The dilapidated building with its 144 gray prefab living pods is a rare remaining example of Japanese metabolism but its future has been compromised for years.
When the building in the Ginza district was originally constructed, it was planned that the free-standing modules would be repaired or replaced every 25 years. The 13-story tower was also designed to be a “cheap overnight hostel for workers” rather than a pile of tiny permanent homes.
Each light, steel-trussed capsule measures 2.5m by 4m with a circular window 1.3m in diameter above the bed dominating the end of the room. Resembling a stack of washing machines, the pods are connected to – and cantilevered – one of the two main steel and reinforced concrete cores by just four high-tension bolts.
The capsules have a wall of built-in appliances and cabinets on one side, including a stove, refrigerator, TV, and reel tape recorder. The toilet blocks are the size of airplane toilets.
In his book 20th century architectureJonathan Glancey wrote, “It’s the kind of architecture that can be done in basic Lego sets and, like Lego bricks, its construction is simple but very clever.”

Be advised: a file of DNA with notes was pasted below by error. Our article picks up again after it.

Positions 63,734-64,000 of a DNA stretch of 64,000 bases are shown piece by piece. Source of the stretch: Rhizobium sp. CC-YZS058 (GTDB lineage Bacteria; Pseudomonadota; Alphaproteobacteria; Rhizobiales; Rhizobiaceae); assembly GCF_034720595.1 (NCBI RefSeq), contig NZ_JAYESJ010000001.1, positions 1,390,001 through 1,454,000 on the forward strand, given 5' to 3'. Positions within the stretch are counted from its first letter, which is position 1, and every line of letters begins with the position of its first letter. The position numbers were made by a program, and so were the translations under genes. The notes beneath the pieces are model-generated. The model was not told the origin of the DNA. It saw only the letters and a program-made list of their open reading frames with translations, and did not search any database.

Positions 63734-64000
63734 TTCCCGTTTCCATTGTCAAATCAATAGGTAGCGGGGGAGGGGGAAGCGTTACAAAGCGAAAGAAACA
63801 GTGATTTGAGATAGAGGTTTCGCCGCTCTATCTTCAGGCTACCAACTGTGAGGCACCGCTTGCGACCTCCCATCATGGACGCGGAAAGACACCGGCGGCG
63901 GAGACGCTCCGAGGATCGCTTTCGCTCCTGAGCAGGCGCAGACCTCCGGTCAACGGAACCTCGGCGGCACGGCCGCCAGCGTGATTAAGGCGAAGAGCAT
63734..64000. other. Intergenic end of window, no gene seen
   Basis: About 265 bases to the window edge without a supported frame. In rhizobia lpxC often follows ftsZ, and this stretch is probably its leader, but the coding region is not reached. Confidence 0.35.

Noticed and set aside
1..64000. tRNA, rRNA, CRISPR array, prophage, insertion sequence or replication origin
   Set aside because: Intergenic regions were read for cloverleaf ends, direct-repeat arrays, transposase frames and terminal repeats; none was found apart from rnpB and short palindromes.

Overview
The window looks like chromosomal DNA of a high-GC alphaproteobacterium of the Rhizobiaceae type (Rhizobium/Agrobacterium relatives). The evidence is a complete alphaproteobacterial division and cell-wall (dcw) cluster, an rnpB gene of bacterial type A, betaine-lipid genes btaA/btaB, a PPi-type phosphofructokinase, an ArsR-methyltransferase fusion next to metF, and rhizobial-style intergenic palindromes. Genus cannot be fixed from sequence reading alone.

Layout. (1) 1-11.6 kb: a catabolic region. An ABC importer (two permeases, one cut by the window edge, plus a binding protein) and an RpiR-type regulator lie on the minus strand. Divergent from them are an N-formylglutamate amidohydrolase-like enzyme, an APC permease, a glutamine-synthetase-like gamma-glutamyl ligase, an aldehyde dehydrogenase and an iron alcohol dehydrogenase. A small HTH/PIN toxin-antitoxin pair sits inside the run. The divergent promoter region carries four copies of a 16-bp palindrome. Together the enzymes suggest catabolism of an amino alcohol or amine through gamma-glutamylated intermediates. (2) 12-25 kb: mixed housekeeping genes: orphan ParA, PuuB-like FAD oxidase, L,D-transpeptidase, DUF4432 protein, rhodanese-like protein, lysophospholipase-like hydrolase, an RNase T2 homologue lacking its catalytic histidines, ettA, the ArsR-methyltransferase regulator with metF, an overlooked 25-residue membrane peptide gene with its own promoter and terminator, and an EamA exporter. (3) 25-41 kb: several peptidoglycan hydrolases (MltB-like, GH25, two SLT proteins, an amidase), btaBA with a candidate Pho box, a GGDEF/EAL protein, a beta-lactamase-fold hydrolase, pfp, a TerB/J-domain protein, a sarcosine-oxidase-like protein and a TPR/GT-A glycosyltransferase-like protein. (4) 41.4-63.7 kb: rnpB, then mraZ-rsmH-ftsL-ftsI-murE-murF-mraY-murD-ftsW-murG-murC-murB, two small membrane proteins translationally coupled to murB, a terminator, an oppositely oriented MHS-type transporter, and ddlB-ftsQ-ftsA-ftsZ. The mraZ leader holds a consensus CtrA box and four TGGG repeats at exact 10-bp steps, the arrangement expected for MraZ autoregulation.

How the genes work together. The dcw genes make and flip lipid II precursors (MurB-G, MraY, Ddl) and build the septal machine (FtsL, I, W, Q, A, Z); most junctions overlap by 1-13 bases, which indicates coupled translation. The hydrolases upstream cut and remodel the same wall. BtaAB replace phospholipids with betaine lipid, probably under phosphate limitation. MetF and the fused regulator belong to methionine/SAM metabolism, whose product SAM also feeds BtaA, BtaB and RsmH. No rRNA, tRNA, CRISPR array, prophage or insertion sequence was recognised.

“Living space is always precious in Tokyo, so the ‘living capsule’ made sense here, but the tower was also a living expression of ideas floating around the world about creating instant cities.
“The idea that ‘living capsules’ could be added when needed was appealing at a time when the technology was becoming available to make the dream come true.”
Replica of a sample room, type Nakagin Capsule Tower
Although the units were designed to be detachable and mobile, none were ever replaced and the tower gradually fell into disrepair.
At the end of 2012, only about 30 of the 140 capsules remained in use as apartments, with the rest being used for storage or simply abandoned. A series of attempts to save the building, including a decision to sell the individual modules, have all failed.
According to reports, the building will be covered with scaffolding during demolition, with the capsules being “ripped out one by one, most likely behind protective plastic sheets as they contain asbestos”.
Metabolism was a postwar Japanese architectural movement that viewed buildings as evolving megastructures that could change, like an organism.
In preparation for the 1960 Tokyo World Design Conference, a group of young architects and designers, including Kurokawa, Kiyonori Kikutake, and Fumihiko Maki, wrote their manifesto on metabolism. This is a series of four essays titled OceanCity, Space City, Towards group formand matter and man.
Other famous metabolistic structures to be realized included Kenzo Tange’s Yamanashi Press and Broadcasting Center in 1967 in Koful, Japan.